Role Development and Interpersonal Competence: An Experimental Study of Role Performances in Problem-Solving Groups

Role Development and Interpersonal Competence: An Experimental Study of Role Performances in Problem-Solving Groups

Role Development and Interpersonal Competence: An Experimental Study of Role Performances in Problem-Solving Groups

Role Development and Interpersonal Competence: An Experimental Study of Role Performances in Problem-Solving Groups

Excerpt

Role Development and Interpersonal Competence presents the results of a series of experimental studies of the performances of individuals in problem-solving groups and the relationship between performance and individual motivation and development. This study attempts to trace through the development issues involved in the variety of work styles individuals establish in their interactions with other persons.

Much of contemporary life in business organizations centers around interpersonal settings. Staff meetings, committees, and task groups are but a few of the settings in which individuals in organizations engage one another. That this process is important both for the individual and for the organization hardly needs emphasis at this juncture in the continuing study of human behavior in organizations. This study attempts to demonstrate and explain that the work styles of executives are a product of the individual's history, and that there is a developmental continuity underlying styles of individual managers' performance in problem-solving settings.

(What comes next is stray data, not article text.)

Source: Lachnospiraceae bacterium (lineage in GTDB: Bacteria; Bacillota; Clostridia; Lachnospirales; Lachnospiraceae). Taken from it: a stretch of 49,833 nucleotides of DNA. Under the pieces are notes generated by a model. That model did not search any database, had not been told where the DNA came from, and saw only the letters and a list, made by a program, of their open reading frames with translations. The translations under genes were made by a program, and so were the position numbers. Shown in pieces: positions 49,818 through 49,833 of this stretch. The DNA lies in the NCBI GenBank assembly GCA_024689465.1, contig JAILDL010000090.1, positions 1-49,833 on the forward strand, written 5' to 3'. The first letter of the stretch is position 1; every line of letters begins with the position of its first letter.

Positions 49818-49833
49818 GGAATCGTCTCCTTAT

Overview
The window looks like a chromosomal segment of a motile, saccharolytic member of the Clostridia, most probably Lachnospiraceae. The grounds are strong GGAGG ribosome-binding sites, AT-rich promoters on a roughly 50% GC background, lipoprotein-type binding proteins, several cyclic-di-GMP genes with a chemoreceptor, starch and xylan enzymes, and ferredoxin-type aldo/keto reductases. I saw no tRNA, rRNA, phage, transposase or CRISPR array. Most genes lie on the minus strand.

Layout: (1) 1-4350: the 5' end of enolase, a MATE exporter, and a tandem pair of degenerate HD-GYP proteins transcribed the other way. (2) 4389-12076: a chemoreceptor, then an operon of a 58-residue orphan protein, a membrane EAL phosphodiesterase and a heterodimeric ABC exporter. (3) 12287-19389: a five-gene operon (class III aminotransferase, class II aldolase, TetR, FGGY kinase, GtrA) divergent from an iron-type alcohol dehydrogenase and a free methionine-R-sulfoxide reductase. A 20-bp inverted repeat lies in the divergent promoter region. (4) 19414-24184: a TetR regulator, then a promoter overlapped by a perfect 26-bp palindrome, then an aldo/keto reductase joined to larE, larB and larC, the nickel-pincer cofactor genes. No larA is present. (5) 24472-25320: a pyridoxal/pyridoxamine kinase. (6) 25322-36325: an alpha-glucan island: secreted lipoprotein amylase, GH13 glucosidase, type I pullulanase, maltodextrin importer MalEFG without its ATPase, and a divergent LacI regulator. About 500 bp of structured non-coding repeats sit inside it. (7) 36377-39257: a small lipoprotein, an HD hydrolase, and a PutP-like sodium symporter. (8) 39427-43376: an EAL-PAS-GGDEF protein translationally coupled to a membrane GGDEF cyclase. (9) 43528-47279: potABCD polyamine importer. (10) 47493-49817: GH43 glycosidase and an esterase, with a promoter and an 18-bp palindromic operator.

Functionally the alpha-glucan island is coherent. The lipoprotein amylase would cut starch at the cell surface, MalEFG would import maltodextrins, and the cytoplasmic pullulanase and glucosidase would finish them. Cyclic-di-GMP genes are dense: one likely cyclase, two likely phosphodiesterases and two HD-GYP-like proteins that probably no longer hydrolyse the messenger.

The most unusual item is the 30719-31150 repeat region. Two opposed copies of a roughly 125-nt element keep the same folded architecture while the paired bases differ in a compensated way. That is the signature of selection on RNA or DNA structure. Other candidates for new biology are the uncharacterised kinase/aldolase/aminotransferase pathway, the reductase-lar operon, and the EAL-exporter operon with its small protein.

This book is addressed primarily to a professional audience within universities and industry, including researchers in organizational behavior and interpersonal relations, and those responsible for initiating executive development programs.

The theory and findings presented here may result in some uneasy reactions from those responsible for executive development programs. The emphasis on developmental history tends to urge caution in assessing the possibilities of changing behavior of executives, particularly in short-run programs whose participants' sense of need for change is highly variable. The degree to which these programs result in basic . . .

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